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Civil rights bill clears hurdle without group's inclusion

ATLANTA -- Georgia lawmakers backed a bill on Tuesday preventing businesses from discriminating based on race, nationality, religion or sex, after Republicans rejected Democrats' efforts to add gay and transgender people to those protected by the measure.

The change would catch Georgia up to federal standards set by the Civil Rights Act of 1964. Georgia is one of five states without a so-called "public accommodation" law.

Rep. Taylor Bennett, a Brookhaven Democrat, tried to amend the bill to also prevent discrimination on the basis of sex, sexual orientation, gender identity, age, veteran status or disability. But his proposal was altered by Rep. Beth Beskin, an Atlanta Republican, who eliminated all of Bennett's additions except gender.

After Democrats on the committee questioned Beskin about whether she intended to excuse discrimination against other groups, Beskin said local governments can decide to provide protections beyond the proposed bill. Some municipalities, including the city of Atlanta, already have such laws.

"It was what I could do," she said. "And I'm certainly not intending to enlarge any discriminatory actions or rights (of) employers."

A number have states have gone beyond the federal law, preventing discrimination based on marital status, sexual orientation and gender identity in public accommodation laws.

Bennett said he was disappointed that the bill is headed toward a floor vote without protecting more people from discrimination but still called it a "significant step."

"This is something that should have been done a long time ago," he said.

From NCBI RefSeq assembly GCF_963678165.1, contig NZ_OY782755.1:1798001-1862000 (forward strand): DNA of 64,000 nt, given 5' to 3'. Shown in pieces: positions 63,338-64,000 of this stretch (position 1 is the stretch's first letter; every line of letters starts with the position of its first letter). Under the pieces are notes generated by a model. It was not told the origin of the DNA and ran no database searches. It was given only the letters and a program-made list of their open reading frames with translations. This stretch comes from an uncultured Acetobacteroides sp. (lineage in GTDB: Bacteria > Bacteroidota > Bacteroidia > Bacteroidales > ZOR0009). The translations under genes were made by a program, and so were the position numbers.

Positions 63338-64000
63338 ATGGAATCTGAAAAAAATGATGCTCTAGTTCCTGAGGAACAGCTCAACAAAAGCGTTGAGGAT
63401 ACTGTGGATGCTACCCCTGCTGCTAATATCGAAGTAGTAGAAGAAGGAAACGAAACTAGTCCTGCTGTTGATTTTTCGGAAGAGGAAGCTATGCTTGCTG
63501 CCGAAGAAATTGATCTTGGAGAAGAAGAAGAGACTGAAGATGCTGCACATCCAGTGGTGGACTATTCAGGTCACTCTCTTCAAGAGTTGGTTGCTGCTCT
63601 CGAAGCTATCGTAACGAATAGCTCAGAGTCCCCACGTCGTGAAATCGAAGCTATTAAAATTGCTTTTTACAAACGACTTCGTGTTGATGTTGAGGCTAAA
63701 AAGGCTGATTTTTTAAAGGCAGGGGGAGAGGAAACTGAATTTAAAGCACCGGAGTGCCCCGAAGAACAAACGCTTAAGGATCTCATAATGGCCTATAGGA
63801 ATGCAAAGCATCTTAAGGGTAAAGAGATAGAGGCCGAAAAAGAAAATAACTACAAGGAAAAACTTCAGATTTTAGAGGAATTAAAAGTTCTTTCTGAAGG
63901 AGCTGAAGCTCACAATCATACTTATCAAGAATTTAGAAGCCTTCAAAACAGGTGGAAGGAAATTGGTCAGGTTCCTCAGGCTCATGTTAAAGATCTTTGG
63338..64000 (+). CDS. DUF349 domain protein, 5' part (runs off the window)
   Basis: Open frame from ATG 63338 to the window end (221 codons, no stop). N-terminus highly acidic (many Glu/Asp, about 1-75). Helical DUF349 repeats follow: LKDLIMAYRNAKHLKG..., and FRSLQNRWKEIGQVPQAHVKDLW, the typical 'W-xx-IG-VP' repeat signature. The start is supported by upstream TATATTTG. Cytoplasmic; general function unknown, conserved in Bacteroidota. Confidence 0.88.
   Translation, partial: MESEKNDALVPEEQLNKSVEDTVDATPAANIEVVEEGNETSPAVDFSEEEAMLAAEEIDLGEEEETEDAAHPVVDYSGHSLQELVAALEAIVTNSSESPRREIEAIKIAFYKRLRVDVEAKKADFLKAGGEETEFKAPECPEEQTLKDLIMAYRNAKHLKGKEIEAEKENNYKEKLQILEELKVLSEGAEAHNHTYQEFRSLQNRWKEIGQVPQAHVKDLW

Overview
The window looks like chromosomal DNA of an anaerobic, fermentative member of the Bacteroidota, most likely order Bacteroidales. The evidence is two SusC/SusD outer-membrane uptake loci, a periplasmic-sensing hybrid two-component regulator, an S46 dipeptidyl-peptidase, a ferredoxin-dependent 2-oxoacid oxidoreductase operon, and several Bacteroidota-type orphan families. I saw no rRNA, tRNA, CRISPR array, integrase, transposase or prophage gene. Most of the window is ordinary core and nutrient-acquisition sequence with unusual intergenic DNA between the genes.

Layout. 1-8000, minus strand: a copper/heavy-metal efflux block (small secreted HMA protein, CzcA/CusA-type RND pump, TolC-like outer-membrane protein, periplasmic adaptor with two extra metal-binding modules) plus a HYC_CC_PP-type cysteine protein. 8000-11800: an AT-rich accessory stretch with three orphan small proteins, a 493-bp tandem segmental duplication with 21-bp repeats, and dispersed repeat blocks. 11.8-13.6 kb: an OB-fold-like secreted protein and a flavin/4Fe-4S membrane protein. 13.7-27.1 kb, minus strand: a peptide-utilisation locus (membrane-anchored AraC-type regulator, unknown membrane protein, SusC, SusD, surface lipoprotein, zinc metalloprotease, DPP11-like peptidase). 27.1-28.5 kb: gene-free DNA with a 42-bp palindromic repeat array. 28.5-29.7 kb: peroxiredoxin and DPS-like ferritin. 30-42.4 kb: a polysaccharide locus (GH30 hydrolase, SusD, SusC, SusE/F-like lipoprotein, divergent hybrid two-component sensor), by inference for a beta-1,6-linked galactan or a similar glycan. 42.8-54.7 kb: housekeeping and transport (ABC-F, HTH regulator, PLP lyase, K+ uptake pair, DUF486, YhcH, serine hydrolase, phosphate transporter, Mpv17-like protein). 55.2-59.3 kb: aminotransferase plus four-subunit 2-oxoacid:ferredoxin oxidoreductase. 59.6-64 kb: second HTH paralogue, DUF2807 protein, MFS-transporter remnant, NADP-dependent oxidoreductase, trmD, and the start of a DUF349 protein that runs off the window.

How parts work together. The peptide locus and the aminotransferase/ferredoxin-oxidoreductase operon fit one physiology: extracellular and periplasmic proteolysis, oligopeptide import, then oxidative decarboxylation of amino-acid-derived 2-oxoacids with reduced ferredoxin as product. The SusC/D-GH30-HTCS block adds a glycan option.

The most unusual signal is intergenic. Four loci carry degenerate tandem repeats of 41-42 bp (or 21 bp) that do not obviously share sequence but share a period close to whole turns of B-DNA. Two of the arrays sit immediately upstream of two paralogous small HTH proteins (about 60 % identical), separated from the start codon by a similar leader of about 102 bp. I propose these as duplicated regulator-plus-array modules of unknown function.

The committee also passed a bill known as the "Pastor Protection Act," stating that religious officials aren't required to perform same-sex marriages. Nothing in state or federal law would require them to perform the ceremonies, but lawmakers said the bill would reassure officials concerned by the U.S. Supreme Court's recent decision legalizing same-sex marriage.

House Speaker David Ralston, the chamber's top Republican, supports the Pastor Protection Act.

Georgia lawmakers have filed at least eight bills to grant a variety of legal exemptions to religious opponents of same-sex marriage. The push has gay-rights advocates in Georgia on guard; around 200 people held a rally opposing the measures Tuesday outside the state Capitol.

Both bills approved Tuesday now go to the House Rules committee, which determines the daily schedule of bills receiving a full vote on the floor. The bills could receive a vote as soon as Thursday.

Jeff Graham, executive director of the gay-rights advocacy group Georgia Equality, said adding more protected groups to the civil rights bill would solve the broader disagreement between those seeking religious exemptions and the LGBT community.

"We can solve this problem this year for everyone," Graham said. "It's an opportunity for the legislature as a whole to be on the right side of history."